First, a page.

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Saturday, September 20, 2014 |  Madison, WI: 74.0° F  Light Rain
The Daily

HISTORY

Lost Madison: A Facebook page revives the city's magical past

If the number of construction crews in town is any indication, Madison is finally figuring out what it wants to be -- or at least how it wants to look -- in the 21st century. Sometimes change is excruciating, and other times we only notice it in retrospect. >More
 Isthmus on WORT: Freedom Summer in Madison

Isthmus contributor Stu Levitan reported on the civil rights movement's impact on Madison during the Freedom Summer of 1964 in the July 4 issue, and discussed his story with WORT producer Dylan Brogan on the July 3 edition of In Our Backyard. >More
 1964: When civil rights were controversial in Madison

Fifty years ago this summer, the national fight for civil rights echoed locally, dominating Madison's political and cultural agenda with martyrs, legends and a new homegrown black star. "The national and local issues came and went on the same tide," recalls Jim Sykes, then the program director for the now defunct university YMCA. A civil rights activist, Sykes recalls Madison as "a very divided community." >More
 The greening of Madison: Celebrating 120 years of the city's parks

The Madison Park and Pleasure Drive Association was founded 120 years ago July 10. The group's successor, today's Madison Parks Foundation, will mark the anniversary with a variety of special events. "The foresight of the Madison Park and Pleasure Drive Association is the most amazing gift, and truly without precedent anywhere else in the country," says Grant Frautschi, president of the Madison Parks Foundation, a nonprofit founded in 2003. >More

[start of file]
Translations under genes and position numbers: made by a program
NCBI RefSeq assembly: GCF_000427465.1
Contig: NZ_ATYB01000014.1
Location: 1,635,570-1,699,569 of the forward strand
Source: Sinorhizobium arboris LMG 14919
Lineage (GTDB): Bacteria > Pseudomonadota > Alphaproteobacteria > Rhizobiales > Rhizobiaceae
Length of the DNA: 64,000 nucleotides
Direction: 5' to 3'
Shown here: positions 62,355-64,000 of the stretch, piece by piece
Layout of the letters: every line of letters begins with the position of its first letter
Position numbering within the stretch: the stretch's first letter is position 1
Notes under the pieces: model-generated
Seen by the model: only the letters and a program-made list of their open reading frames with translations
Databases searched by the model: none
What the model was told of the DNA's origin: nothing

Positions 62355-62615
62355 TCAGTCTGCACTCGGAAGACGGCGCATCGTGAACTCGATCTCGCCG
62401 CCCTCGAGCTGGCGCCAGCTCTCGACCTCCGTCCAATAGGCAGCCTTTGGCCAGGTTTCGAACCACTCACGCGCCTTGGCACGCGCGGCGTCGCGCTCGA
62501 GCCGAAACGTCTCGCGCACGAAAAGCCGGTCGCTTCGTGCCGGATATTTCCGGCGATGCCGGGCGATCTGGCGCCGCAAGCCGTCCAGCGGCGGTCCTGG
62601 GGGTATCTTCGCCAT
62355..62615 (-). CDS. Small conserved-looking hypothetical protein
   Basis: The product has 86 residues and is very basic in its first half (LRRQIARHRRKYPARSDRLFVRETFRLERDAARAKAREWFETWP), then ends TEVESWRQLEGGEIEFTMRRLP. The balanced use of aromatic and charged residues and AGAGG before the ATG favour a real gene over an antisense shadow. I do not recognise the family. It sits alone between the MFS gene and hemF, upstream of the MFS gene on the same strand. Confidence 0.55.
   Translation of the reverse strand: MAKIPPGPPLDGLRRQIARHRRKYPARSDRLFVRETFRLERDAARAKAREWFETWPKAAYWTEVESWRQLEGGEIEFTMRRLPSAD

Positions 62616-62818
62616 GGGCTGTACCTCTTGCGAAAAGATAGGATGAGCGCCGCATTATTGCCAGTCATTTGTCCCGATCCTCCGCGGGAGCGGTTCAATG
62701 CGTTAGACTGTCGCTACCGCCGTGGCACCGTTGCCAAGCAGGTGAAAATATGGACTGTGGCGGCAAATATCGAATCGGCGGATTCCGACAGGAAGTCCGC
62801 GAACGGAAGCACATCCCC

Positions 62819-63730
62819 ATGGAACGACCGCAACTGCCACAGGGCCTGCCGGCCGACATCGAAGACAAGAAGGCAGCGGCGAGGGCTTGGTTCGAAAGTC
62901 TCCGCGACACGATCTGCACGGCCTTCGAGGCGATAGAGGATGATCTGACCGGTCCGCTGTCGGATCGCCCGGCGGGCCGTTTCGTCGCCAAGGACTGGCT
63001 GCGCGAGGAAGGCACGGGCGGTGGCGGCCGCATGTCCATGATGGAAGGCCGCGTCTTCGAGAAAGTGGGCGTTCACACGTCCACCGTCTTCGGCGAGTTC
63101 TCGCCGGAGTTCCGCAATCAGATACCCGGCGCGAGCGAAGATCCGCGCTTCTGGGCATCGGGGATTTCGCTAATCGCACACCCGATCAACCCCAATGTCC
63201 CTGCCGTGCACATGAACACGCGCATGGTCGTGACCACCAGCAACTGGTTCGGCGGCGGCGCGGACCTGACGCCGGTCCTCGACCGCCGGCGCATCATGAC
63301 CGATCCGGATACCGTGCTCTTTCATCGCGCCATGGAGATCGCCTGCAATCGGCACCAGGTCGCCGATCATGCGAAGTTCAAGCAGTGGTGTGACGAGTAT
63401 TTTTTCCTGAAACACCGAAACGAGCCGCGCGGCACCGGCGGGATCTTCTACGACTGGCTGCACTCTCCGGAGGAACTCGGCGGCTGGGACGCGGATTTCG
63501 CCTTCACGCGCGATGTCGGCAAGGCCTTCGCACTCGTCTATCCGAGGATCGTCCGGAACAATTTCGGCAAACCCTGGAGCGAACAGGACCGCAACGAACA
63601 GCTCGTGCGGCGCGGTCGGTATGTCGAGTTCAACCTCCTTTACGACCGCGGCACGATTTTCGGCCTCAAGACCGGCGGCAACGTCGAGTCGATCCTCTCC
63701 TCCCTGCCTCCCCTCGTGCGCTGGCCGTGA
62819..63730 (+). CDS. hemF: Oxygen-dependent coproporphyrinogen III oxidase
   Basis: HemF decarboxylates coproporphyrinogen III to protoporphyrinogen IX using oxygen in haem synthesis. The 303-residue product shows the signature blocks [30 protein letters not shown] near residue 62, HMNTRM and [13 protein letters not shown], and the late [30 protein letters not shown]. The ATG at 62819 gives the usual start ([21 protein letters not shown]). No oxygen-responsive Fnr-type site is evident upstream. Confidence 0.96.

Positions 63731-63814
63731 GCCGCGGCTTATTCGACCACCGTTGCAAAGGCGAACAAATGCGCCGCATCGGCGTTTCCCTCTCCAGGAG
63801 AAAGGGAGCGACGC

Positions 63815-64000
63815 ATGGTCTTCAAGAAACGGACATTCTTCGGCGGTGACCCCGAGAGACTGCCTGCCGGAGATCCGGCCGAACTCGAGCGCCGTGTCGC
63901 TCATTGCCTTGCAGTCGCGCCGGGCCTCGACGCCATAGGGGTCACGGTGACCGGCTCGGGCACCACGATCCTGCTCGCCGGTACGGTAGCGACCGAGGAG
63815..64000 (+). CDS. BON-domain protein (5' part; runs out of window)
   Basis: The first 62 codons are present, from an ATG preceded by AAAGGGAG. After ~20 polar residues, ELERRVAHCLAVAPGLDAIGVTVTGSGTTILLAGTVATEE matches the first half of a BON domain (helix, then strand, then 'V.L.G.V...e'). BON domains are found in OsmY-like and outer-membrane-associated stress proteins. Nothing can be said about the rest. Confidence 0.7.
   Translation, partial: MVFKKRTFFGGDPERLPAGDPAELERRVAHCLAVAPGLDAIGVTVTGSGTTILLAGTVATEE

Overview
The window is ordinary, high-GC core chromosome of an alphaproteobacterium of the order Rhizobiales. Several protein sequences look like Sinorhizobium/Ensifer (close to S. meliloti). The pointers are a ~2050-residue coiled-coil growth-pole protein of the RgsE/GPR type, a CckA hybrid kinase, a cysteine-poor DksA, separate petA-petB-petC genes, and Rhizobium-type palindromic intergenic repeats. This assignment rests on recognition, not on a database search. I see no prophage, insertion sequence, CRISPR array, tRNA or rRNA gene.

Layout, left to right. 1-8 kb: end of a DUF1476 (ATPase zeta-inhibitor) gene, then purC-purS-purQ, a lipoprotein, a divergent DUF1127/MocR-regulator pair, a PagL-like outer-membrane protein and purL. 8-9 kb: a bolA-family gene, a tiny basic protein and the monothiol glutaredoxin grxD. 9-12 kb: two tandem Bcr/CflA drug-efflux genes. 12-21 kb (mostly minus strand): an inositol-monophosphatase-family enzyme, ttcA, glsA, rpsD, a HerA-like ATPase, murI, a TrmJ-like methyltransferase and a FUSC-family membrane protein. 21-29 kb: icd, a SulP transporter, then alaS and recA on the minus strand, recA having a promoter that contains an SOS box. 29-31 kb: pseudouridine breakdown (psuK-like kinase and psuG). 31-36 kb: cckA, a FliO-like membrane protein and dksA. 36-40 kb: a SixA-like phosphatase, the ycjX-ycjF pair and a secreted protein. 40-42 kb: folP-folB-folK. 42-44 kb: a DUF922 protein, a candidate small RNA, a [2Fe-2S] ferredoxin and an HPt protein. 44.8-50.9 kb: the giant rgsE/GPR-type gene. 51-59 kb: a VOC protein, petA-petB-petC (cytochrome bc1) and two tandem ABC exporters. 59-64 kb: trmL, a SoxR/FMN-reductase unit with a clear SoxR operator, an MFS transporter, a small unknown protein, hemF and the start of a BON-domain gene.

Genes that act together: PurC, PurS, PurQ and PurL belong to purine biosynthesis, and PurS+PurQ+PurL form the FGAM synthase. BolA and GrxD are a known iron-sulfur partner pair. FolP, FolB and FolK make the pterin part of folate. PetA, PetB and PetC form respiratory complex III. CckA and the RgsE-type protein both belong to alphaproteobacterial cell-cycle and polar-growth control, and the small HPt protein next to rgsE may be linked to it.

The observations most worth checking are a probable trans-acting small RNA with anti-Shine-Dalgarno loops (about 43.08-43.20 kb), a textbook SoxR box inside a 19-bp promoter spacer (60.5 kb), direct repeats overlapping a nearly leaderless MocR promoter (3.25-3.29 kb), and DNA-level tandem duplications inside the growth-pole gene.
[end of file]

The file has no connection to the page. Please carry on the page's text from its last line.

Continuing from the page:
My love affair with Wisconsin homeboy Harry Houdini

Magician Harry Houdini conquered the world with his daring escapes, but he was a Wisconsin boy at heart. He grew up as Ehrich Weiss in Appleton in the late 19th century and loved returning there even after he became a showbiz sensation. >More
 Isthmus on WORT: How Madison reacted to the JFK assassination

Isthmus contributor Stuart Levitan reports on Madisonians' recollections of the assassination of President John F. Kennedy in the November 15 issue and discussed his story with WORT producer Dylan Brogan on the November 14 edition of In Our Backyard. >More
 Madison remembers JFK

Residents reacted to the president's assassination with tears, music, prayers and, in some cases, cheers. >More
 When sex ruled Capitol Square

The Snuggle House, a new downtown business offering "therapeutic touch," has vowed to steer clear of sexual activity. Ironically, in choosing 123 E. Main St. as its location, it is in the heart of Madison's former red light district. >More
 Madison's Heritage Tree program honors our voiceless companions

The city recently recognized some notable Madisonians with deep roots in the community. They're trees. >More
 The ghost signs of Madison

Downtown was treated to lost treasure and a ghost story this summer " a "ghost sign," that is. Ghost signs are flaking, dimly seen advertisements painted onto the sides of buildings. Most were created in the first half of the 20th century. Often they're revealed when adjacent buildings are demolished. >More
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